In a preferred embodiment of the present invention, the temperature of the heating step in the above method is from 100 to 250° C.
In another preferred embodiment of the present invention, the heating step in the above method is either a batch or continuous flow reaction.
In yet another preferred embodiment of the present invention, the mixture in the above method is at least 80 weight % linear internal olefins.
In still another embodiment of the present invention, the present invention relates to a method of isomerizing C4 to C40 alpha olefins to a mixture comprising at least 80 weight % linear internal olefins comprising heating C4 to C40 alpha olefins in the presence of nickel supported on a silica/alumina catalyst.
In a preferred embodiment of the present invention, the mixture in the above method comprises at least 90 weight % linear internal olefins.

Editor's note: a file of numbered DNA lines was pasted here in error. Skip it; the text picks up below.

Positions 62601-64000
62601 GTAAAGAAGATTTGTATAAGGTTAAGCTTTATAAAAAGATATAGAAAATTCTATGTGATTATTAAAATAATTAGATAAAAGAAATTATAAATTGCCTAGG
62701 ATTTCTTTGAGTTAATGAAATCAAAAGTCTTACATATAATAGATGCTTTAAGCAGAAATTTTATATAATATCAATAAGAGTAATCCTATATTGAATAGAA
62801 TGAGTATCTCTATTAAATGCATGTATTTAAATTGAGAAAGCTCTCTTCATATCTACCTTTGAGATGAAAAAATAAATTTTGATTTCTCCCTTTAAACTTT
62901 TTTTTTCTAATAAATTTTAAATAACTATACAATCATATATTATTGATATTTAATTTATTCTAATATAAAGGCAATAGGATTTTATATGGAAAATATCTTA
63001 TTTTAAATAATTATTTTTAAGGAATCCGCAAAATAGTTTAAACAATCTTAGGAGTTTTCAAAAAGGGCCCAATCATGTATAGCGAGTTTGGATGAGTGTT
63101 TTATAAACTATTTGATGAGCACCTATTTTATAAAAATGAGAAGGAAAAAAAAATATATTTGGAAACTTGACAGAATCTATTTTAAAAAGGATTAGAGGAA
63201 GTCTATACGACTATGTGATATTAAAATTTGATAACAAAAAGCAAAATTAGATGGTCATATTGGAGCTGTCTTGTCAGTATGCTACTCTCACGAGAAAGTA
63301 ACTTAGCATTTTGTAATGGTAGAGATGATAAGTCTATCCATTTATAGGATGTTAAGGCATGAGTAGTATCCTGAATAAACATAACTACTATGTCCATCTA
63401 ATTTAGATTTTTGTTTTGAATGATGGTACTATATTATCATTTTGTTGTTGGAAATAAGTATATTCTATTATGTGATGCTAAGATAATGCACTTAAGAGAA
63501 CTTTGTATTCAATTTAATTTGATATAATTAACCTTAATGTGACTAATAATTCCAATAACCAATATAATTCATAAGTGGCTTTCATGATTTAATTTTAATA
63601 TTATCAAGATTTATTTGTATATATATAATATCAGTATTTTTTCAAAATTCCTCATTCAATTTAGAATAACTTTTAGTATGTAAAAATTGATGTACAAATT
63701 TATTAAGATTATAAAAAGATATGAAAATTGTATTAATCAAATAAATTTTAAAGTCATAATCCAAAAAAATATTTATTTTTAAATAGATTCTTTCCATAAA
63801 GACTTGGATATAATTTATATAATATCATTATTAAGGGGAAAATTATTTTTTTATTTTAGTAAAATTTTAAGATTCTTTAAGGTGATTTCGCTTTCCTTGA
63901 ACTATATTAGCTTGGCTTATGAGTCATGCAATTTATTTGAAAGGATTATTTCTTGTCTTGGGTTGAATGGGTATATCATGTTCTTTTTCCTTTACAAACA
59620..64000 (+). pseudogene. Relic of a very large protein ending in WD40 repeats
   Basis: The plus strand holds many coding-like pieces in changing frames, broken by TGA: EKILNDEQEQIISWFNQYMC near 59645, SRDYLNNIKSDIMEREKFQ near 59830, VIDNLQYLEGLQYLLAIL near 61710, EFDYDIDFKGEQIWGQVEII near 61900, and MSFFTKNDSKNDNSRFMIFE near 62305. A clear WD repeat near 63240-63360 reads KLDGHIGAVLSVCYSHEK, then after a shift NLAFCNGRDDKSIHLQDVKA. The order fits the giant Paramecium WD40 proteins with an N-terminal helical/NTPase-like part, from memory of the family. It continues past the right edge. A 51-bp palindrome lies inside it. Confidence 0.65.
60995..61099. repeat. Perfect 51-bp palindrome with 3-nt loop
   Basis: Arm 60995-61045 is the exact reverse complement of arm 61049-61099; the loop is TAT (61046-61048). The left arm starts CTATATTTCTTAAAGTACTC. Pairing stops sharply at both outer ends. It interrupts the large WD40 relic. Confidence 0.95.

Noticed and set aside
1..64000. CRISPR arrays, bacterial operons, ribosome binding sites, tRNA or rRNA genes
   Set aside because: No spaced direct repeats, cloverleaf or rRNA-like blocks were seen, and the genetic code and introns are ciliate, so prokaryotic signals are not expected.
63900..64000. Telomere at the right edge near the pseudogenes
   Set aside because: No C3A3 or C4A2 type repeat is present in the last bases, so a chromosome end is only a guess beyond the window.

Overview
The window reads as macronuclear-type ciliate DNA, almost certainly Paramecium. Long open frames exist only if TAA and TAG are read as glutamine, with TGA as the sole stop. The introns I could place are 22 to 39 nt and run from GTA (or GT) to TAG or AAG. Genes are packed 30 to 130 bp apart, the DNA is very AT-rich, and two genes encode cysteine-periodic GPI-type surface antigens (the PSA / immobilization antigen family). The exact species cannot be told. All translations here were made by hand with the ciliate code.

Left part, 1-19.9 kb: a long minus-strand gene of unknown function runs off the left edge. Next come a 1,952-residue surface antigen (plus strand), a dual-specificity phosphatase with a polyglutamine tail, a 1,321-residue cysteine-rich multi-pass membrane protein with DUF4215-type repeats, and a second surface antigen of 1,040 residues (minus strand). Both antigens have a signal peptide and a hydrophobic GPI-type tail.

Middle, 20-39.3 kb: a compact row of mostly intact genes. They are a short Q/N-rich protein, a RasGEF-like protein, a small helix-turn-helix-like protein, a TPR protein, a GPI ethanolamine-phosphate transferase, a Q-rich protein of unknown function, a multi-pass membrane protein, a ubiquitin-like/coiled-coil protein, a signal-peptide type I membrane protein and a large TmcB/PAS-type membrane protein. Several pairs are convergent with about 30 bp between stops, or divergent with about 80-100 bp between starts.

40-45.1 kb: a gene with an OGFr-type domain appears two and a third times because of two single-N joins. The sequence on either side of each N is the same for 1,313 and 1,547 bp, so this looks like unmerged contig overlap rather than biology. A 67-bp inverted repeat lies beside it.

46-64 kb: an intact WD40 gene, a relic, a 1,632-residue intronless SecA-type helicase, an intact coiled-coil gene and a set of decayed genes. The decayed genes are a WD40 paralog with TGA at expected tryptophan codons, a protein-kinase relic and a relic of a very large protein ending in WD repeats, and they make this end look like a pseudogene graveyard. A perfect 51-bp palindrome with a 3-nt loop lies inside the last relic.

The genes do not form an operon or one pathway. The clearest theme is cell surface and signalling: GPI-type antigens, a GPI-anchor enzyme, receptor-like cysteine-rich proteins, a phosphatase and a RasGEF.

In a more preferred embodiment of the present invention, the mixture in the above method comprises less than 5 weight % catalyst-caused skeletal isomers.
In a yet more preferred embodiment of the present invention, the mixture in the above method comprises less than 5 weight % residual alpha olefin.
In yet another preferred embodiment of the present invention, the heating step in the above method is conducted at a temperature between 100 and 250° C.
The present invention provides a method of producing linear, internal olefins from alpha-olefins using nickel/aluminum catalysts.
The invention will be further illustrated by the following examples, which set forth particularly advantageous method embodiments. While the Examples are provided to illustrate the present invention, they are not intended to limit it.
Linear C16 alpha olefin is contacted with 100 grams of a nickel catalyst on a silica/alumina catalyst in a continuous flow reactor to produce linear internal olefins without significantly increasing the branch olefin content. Weight Hourly Space Velocity (WHSV) is from 0.9 to 1.5. The temperature is from 100 to 250° C. Table 1 is a summary of the data obtained in a continuous flow reactor.